I’ll start by saying that Overwatch is my favourite game and I love it; I always will. The game itself, however, has been a mess. How it’s survived this long without these changes is beyond me.
As Jeff Kaplan says in his Developer Update here, players are given about 40 seconds to form their team when going into a match. Those players are trusted to form a team of heroes which will work together and make sure all roles are covered (healer, tank, and damage dealer). With this in mind, can a group of players with their own hero preferences be trusted to work well together with people they may not know to create a balanced team? I’ll let you guess…
After three years, the Blizzard developers are finally stepping in and restructuring both casual and ranked game modes to ensure every team has a structured format when going into a match. You simply have to specify which role you’d like to play before you join the queue.
It sounds simple, but this is an absolutely huge game change. It will affect every game mode, every player, every hero, and the way we play the game entirely. This is something players have been crying out for for years, and the team are certainly working hard to deliver the change in the right way.
Why Is This Changing?
Players have been asking for these changes for quite a long time. Some consider the changes to have come much too late, while some question Blizzard’s motivation for making these changes at all. Let’s consider three important groups who benefit from these changes:
- Current players: Players currently playing the game are obviously the most affected. Blizzard hopes to keep them engaged with the game so they’ll continue to play into the future. The structure change is being coupled with a hero release, so there’s plenty going on. Current players are also involved with testing as well.
- Lapsed players: Unpopular game mechanics/heroes and slow developer responses drove a lot of players away. The sheer amount of work going into this game redesign, plus some changes to the controversial heroes in question, is designed to bring these players back.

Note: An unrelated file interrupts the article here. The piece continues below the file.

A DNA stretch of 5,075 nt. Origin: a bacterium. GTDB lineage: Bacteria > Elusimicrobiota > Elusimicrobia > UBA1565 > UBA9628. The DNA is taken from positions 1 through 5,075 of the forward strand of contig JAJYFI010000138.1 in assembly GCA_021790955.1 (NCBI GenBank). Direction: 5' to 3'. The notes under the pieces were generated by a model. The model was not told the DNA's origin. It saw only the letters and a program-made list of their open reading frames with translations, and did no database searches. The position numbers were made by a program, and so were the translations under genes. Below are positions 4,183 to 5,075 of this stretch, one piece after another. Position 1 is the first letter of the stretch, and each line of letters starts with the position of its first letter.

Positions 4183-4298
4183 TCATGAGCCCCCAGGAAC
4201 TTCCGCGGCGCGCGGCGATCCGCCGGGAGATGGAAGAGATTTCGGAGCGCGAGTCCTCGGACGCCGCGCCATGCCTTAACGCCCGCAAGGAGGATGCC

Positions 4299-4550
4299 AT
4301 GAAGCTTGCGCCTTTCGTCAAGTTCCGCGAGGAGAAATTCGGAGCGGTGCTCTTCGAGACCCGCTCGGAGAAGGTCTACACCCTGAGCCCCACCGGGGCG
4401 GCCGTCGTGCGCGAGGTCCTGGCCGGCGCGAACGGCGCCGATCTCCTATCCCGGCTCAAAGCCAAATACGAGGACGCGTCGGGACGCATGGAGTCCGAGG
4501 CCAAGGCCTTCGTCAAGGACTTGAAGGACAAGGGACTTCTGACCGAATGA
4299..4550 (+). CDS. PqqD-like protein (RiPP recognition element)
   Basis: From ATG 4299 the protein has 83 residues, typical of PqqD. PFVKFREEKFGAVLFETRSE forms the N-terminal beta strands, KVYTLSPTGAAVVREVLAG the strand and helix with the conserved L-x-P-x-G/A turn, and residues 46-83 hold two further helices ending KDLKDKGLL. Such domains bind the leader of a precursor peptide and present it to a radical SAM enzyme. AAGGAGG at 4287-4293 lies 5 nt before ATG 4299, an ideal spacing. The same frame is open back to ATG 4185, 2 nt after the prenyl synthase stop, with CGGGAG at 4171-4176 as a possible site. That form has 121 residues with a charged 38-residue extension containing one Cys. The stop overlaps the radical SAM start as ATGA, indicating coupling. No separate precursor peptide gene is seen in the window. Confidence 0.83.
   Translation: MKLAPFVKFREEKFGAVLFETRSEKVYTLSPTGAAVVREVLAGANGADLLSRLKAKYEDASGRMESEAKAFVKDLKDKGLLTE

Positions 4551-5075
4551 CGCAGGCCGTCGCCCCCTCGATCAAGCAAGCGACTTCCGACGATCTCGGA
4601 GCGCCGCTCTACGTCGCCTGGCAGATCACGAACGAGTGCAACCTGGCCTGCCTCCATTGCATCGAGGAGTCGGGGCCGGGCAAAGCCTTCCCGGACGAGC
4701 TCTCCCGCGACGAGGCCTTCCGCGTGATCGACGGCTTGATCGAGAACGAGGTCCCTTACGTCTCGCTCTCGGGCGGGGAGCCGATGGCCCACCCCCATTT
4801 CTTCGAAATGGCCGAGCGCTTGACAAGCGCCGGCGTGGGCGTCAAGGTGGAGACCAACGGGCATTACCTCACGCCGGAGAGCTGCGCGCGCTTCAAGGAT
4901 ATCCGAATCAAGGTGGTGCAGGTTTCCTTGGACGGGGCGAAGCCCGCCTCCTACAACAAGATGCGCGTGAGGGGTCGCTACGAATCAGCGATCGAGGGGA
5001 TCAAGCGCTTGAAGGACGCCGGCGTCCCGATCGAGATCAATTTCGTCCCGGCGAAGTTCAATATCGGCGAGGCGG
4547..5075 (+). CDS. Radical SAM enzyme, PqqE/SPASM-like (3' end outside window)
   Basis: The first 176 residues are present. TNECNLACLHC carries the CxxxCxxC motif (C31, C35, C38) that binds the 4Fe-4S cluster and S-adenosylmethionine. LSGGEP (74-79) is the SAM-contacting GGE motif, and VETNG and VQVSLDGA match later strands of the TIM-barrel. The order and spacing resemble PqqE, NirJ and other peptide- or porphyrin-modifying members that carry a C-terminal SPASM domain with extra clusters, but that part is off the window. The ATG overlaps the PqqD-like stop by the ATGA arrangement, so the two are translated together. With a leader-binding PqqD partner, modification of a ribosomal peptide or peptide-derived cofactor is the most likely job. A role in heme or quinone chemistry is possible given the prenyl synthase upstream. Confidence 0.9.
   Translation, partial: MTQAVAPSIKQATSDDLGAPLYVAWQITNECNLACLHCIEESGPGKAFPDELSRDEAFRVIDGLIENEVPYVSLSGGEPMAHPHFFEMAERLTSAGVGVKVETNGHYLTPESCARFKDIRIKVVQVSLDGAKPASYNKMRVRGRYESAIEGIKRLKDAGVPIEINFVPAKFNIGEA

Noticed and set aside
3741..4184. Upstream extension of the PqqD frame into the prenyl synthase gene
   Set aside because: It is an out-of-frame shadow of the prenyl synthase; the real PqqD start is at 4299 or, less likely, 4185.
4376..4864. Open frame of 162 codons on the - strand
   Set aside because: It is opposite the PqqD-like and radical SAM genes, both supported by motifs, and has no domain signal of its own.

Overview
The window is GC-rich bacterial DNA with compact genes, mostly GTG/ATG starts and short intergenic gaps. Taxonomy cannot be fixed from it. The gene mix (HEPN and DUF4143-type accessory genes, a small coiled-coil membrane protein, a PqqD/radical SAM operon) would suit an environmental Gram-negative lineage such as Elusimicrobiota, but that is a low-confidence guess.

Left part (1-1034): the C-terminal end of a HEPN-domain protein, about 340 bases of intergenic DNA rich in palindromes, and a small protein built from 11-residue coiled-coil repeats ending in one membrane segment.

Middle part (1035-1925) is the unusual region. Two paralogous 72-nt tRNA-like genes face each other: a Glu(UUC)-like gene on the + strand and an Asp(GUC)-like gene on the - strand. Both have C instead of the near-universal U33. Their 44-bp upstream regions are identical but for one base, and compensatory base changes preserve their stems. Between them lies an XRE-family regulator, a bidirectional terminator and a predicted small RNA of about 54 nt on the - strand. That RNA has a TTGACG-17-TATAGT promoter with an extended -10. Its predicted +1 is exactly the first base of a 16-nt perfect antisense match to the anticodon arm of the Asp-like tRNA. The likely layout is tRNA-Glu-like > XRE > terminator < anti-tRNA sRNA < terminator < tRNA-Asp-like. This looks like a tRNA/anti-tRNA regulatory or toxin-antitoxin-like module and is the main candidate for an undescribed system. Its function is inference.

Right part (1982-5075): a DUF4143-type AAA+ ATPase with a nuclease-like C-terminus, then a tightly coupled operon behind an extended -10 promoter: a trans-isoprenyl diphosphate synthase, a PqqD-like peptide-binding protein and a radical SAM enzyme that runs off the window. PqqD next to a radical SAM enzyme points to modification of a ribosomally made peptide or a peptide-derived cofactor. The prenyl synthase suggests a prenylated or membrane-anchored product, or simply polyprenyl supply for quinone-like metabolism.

- Professional organisations: Overwatch is a huge esports title; Blizzard themselves, having created Contenders and Overwatch League tournaments, have a lot invested in their own title, so they want to keep esports interesting to watch.
How Exactly Does the Esports Scene Benefit?
To expand on Overwatch League and Contenders League as mentioned above, these are leagues created by Blizzard to take on the esports giants of CS:GO and DOTA 2, and they certainly have their work cut out against these incredibly popular titles.
Over the past year, Overwatch has been trapped in a loop. Professional teams had found a combination of heroes that worked so strongly they were almost unstoppable (such combinations are called ‘Goats’, after the team that first ran it) and the only chance anyone had to counter this formation of characters was to mirror it.
This led to almost the same formation of heroes being played by almost every team in almost every match for over a year. Blizzard tried their hardest to drop bombs on this formation through hero rebalances and redesigns, but they were never quite successful in breaking the loop.
Over 13 million people tuned in to the beginning of Overwatch League Season 2, and Overwatch League Season 3 is already in the pipeline, so the future of Blizzard’s esports scene could certainly be the key deciding factor when it comes to investing in these changes. Either way, I love playing the game and I love watching Overwatch League, so I’m just grateful these changes are coming at all.
- Mike is the self-proclaimed gaming and esports guru in the ICS-digital office. Well, PC gaming and esports anyway. If you haven’t read his previous blog on the subject of esports, you can check it out here.